13 September 2017

Forever in the Making

Written by Published in Lifestyle






What does it mean to be human? To be is purely positive. And human? Surely, the best each can be. There can never be a fixed itinerary for such a journey

The Chisholme Institute was founded in 1978. It is based in the Scottish Borders, in a beautiful, deeply peaceful spot, surrounded by rich flora and fauna. An abandoned Georgian estate was found in 1973. Since then, the main house and its cottages have been lovingly restored by volunteers from the world over. The institute's purpose is education – literally to ‘draw out’ (from the Latin educare, to lead forth) from each individual, their full humanity.

‘Every human being has in essence, a good and noble nature. Chisholme is dedicated to being a suitable place for that nature to emerge’

The school was established by Bulent Rauf, who was born into Ottoman Turkey and emigrated to the UK in the 1960’s. A man of remarkable insight, Bulent recognised that the unity of being stands without any cultural or religious limitations. He translated the major works of Ibn Arabi into English ‘for the benefit of all mankind’. Ibn Arabi (1165 to1240) is known as one of the greatest exponents of the unity of all existence.

The education at Chisholme is built on the certainty that all life is one. Every person has, as a human, the potential to witness this truth and live each day according to it. This entails a knowledge of ‘self’ – not a limited, conditioned self, (the ‘my’ self) – but the human identity which is unique in each of us, yet shared by all of us.

To commit to the education at Chisholme is to be willing to be ‘cooked’

Chisholme is like a cooking pot, a kitchen where we are the basic ingredients – our experiences, hopes, abilities, insights and questions. As with cooking, time, patience and commitment are essential. And to be cooked, we must first recognise we are raw. So we start where we are in life, as who we are. The process here is well balanced, with no extremes or excesses. There is an intensity, yet still time for light touches of humour and pleasure. And always friendship, humility and simply gratitude for being alive.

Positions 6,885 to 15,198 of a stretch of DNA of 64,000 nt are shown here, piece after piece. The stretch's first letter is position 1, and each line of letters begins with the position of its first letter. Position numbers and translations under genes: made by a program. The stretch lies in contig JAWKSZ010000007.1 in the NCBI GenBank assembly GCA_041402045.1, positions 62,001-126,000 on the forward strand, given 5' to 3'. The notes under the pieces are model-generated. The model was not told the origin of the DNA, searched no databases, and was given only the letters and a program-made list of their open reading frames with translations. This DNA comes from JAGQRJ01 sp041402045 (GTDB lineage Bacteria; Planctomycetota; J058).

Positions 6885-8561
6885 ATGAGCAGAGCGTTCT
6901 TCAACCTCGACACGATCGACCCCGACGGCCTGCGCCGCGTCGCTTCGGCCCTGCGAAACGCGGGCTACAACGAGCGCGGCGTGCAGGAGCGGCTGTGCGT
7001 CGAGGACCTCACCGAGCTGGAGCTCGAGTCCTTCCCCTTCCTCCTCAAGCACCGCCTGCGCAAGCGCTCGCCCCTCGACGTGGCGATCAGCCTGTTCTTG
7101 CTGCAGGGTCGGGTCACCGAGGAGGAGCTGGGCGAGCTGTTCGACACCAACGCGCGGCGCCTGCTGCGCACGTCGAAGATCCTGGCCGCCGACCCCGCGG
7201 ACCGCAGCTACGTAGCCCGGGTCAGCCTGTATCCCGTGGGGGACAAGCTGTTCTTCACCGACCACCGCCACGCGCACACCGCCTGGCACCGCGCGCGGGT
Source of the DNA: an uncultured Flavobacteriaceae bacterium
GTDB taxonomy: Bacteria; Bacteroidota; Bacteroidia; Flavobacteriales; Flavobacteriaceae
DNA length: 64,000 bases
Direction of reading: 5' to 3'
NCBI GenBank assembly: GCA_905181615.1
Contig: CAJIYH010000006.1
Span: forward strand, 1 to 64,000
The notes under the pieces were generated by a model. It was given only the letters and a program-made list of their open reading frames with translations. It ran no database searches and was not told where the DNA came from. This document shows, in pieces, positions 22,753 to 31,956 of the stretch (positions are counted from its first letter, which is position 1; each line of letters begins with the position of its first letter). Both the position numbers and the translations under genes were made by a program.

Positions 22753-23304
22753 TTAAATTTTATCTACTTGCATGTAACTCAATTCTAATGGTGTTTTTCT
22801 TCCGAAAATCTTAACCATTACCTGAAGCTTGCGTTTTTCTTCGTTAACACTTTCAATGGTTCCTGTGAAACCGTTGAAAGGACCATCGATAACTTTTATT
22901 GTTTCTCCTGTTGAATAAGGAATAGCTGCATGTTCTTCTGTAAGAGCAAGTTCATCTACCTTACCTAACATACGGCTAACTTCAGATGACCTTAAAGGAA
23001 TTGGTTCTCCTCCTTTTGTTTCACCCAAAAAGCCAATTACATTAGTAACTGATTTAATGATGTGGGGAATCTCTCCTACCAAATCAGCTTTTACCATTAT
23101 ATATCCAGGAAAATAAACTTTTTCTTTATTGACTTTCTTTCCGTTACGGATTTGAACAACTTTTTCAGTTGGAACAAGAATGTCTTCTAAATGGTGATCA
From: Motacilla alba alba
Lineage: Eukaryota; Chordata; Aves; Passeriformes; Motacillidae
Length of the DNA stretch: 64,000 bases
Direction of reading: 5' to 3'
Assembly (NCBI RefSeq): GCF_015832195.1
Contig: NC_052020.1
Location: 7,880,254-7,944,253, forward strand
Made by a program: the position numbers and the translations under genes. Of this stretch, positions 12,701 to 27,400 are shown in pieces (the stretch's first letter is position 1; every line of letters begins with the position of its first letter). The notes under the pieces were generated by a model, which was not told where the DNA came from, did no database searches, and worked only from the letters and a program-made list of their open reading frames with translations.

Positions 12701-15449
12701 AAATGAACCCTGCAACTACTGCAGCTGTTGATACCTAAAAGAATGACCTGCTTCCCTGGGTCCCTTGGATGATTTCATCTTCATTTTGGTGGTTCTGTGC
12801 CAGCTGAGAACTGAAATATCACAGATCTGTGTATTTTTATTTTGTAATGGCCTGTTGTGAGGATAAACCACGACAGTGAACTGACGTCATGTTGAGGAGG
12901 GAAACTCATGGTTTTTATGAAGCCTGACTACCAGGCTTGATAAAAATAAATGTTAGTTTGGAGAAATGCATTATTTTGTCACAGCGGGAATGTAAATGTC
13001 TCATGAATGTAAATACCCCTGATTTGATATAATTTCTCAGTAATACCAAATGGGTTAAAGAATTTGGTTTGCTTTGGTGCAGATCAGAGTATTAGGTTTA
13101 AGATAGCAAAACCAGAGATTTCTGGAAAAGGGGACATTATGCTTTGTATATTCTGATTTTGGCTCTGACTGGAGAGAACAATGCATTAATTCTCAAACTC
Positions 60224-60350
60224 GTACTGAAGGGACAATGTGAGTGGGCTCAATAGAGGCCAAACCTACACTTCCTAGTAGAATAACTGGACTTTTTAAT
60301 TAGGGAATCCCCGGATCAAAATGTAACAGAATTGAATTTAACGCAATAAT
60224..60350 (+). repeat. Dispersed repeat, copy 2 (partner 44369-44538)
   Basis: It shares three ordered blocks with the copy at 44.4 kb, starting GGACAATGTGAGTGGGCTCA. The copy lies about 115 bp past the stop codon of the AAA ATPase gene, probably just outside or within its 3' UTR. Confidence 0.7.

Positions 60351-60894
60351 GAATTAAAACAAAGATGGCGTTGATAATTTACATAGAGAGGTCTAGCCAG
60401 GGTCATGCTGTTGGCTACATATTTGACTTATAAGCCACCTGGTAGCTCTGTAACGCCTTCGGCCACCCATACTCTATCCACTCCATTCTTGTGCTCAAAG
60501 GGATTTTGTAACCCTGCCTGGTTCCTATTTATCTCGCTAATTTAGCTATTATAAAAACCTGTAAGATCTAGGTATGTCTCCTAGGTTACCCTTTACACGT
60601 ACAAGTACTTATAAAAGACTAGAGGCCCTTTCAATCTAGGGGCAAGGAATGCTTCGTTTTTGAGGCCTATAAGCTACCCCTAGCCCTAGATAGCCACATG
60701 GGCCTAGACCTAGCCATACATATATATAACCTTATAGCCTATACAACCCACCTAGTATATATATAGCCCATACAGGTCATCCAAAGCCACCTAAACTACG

Four pillars form the daily structure at Chisholme: mindfulness and meditation, study, work and practices. Work includes growing food, tending livestock, cleaning and restoring, communicating, creating and, of course, cooking.

Over fifty nationalities of all ages, activities, and outlooks have contributed to the school, so far. By giving of their time and energy as volunteers, wwoofers, workers and creatives, they have built this place.

For those who wish to go deeper, there are courses offered at Chisholme. From a weekend or week, to 40 days or 6 whole months, they include talks, walks, videos, music, poetry and always making friends.

By contrast there are also Retreats in the Woods, where you stay in yurts, light fires to cook your food, bake bread in a clay oven, heat eco showers & use earth loos. You’ll converse without books, meditate and work together. No phones, no links to anyone but the group for a week.

So what, then, is the ultimate aim of education at Chisholme? It is for each of us to make the most positive contribution to this life we are capable of – in whatever unique way we find is ours to give.

As one student wrote: ‘Existence is one, its movement is love. Its fullest expression is you.’

With all the contradictions we face in life, surely, this is an education whose time has come.

Chisholme is open 24/7, and everyone is always welcome.

For courses, events volunteering and detailed history see chisholme.org

 

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